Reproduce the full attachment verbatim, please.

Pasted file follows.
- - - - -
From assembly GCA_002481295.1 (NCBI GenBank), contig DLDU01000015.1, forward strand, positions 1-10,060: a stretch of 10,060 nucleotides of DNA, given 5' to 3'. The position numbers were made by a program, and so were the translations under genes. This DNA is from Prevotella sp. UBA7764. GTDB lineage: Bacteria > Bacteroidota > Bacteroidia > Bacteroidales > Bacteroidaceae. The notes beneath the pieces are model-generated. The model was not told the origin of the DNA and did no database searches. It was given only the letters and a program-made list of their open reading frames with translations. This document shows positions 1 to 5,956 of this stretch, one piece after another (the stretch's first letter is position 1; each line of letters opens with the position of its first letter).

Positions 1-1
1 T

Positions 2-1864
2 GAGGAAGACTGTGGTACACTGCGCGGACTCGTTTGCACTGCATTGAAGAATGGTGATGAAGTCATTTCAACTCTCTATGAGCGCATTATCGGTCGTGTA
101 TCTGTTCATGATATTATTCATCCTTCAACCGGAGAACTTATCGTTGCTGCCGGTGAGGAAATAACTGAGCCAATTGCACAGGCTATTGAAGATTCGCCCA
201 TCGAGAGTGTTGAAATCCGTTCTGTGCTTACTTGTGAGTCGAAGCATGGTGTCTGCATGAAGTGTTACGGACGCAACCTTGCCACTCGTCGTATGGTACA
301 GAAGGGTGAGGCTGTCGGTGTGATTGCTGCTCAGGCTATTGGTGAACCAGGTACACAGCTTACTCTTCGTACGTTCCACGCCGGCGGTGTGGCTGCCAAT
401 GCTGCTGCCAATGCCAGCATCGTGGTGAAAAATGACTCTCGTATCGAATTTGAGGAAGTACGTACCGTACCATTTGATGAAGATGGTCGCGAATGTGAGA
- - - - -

From assembly GCA_002481295.1 (NCBI GenBank), contig DLDU01000015.1, forward strand, positions 1-10,060: a stretch of 10,060 nucleotides of DNA, given 5' to 3'. The position numbers were made by a program, and so were the translations under genes. This DNA is from Prevotella sp. UBA7764. GTDB lineage: Bacteria > Bacteroidota > Bacteroidia > Bacteroidales > Bacteroidaceae. The notes beneath the pieces are model-generated. The model was not told the origin of the DNA and did no database searches. It was given only the letters and a program-made list of their open reading frames with translations. This document shows positions 1 to 5,956 of this stretch, one piece after another (the stretch's first letter is position 1; each line of letters opens with the position of its first letter).

Positions 1-1
1 T

Positions 2-1864
2 GAGGAAGACTGTGGTACACTGCGCGGACTCGTTTGCACTGCATTGAAGAATGGTGATGAAGTCATTTCAACTCTCTATGAGCGCATTATCGGTCGTGTA
101 TCTGTTCATGATATTATTCATCCTTCAACCGGAGAACTTATCGTTGCTGCCGGTGAGGAAATAACTGAGCCAATTGCACAGGCTATTGAAGATTCGCCCA
201 TCGAGAGTGTTGAAATCCGTTCTGTGCTTACTTGTGAGTCGAAGCATGGTGTCTGCATGAAGTGTTACGGACGCAACCTTGCCACTCGTCGTATGGTACA
301 GAAGGGTGAGGCTGTCGGTGTGATTGCTGCTCAGGCTATTGGTGAACCAGGTACACAGCTTACTCTTCGTACGTTCCACGCCGGCGGTGTGGCTGCCAAT
401 GCTGCTGCCAATGCCAGCATCGTGGTGAAAAATGACTCTCGTATCGAATTTGAGGAAGTACGTACCGTACCATTTGATGAAGATGGTCGCGAATGTGAGA